More News:

October 02, 2019

Here's why your next beer at a Philly brewery might be more expensive

As of Tuesday, some Pennsylvania breweries will pass along a "beer tax" on beverages sold where they're made

Business Beer
Yards Pennsylvania beer tax Thom Carroll/PhillyVoice

Pennsylvania is now levying a tax effecting beer sold directly to customers by breweries, like Yards, whose taps are shown above. The tax went into effect Oct. 1, 2019.

A new tax imposed on Pennsylvania breweries is raising the toll for selling beer where it's made across the state, which means that extra cost could end up on your tab.

As of Tuesday, a "use tax" is being imposed on breweries that make malt or brewed beverages that are sold for both in-house or to-go consumers.

MORE NEWS: The Philadelphia Eagles' TikTok has all the behind-the-scenes locker room content you need

The tax is levied on 25% of a brewery's retail sales, and that total is multiplied by the local sales tax. In Philadelphia — which has an extra 2% sales, use, and hotel occupancy tax added to the state's 6% sales tax — that means brewers will now pay 2% to Pennsylvania for every beer sold at their breweries and taprooms.

Officials imposed the tax to level the playing field among restaurants, pubs, and brewpubs — all of which were being taxed differently. Restaurants and bars pay a sales tax in Pennsylvania when they purchase beer wholesale, while breweries pay a $2.48 tax per barrel to the state and do not pay a tax on sales to distributors.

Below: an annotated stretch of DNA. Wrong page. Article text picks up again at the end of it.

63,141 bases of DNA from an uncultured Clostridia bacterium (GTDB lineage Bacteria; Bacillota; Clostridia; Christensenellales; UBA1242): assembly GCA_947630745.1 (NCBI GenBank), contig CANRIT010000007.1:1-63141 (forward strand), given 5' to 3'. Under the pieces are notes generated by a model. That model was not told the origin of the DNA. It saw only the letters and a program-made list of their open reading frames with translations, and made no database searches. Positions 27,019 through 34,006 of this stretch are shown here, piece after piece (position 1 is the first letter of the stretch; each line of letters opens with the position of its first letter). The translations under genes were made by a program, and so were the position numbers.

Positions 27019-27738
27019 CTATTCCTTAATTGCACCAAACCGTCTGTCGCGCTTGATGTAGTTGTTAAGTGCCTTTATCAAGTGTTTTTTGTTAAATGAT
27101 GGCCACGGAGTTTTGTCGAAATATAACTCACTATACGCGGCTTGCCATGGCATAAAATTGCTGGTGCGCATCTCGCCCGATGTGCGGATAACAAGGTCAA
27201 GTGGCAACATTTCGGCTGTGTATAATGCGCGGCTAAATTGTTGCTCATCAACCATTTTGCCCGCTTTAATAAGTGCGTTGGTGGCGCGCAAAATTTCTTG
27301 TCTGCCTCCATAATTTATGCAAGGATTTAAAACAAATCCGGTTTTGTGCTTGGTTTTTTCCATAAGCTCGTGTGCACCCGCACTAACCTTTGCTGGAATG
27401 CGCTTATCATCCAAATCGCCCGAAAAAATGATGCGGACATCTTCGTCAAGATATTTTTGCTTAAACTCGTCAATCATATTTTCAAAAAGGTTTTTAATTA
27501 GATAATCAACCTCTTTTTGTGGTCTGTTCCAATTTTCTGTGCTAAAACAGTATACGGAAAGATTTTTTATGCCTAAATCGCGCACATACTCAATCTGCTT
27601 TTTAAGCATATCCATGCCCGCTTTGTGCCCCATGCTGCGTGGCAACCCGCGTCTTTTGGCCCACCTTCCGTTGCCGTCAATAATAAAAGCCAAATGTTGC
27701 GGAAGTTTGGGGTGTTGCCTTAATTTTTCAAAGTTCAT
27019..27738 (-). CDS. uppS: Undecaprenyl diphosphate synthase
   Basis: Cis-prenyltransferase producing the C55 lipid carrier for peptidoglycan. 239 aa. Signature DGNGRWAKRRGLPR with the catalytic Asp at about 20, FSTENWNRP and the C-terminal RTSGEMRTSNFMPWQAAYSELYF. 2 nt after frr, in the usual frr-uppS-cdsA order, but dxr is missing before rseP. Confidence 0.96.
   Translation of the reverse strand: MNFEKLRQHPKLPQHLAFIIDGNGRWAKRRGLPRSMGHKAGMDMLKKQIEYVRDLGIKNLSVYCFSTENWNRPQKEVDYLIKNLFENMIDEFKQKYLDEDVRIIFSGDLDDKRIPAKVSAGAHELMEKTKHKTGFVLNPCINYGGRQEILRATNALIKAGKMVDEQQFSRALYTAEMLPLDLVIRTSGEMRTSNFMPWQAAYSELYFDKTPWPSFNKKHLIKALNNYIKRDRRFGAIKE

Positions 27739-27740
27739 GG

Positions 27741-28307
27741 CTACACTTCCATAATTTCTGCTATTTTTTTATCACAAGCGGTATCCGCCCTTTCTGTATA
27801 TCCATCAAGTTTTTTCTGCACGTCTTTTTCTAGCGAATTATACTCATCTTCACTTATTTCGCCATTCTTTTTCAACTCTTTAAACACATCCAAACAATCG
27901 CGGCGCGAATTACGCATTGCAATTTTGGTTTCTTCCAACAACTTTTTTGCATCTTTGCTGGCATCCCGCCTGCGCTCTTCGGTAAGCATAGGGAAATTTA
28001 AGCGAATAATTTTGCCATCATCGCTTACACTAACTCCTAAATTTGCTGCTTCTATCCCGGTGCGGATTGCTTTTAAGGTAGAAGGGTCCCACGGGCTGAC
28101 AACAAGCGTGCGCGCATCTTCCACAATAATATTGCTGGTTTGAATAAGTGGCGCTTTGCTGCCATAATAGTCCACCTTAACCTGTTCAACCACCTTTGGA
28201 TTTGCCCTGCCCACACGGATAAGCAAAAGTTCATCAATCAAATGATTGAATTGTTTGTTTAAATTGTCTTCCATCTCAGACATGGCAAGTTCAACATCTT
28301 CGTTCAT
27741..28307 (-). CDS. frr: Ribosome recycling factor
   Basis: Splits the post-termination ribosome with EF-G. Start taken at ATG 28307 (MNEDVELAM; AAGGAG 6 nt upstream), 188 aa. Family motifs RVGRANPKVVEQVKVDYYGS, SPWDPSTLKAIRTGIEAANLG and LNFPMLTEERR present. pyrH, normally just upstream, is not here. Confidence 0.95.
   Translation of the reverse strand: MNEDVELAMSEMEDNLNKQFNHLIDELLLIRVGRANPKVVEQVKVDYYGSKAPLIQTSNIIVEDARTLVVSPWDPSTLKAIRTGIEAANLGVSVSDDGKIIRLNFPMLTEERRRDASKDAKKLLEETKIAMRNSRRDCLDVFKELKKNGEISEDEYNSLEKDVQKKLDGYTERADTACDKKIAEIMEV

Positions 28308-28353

The Pittsburgh Post-Gazette reported some brewers are raising prices on customers to account for the extra cost, at about a quarter for each beer or $1 for every case. The law does not require brewers to put the tax as a line item on receipts and it also does not require that brewers raise prices for consumers.

But it may be too early to account for how business owners will grapple with the extra tax, as negotiations only began in January 2019 and went into effect on Oct. 1. CEO of Philly's beer giant Yards, Trevor Pritchett, said that for now, his brewery will keep prices where they are and absorb the costs. 

Evil Genius co-owner Trevor Hayward said the brewery would not be raising its prices either, as it already revised beer costs once this year — the first time the Fishtown brewery has done so since it opened two years ago.

"All this new tax is going to do is prevent PA breweries from reinvesting in more jobs, equipment, and ways to expand their businesses," Hayward said in an email.

Follow Emily & PhillyVoice on Twitter @emily_rolen | @thePhillyVoice
Like us on Facebook: PhillyVoice
Add Emily’s RSS feed to your feed reader
Have a news tip? Let us know.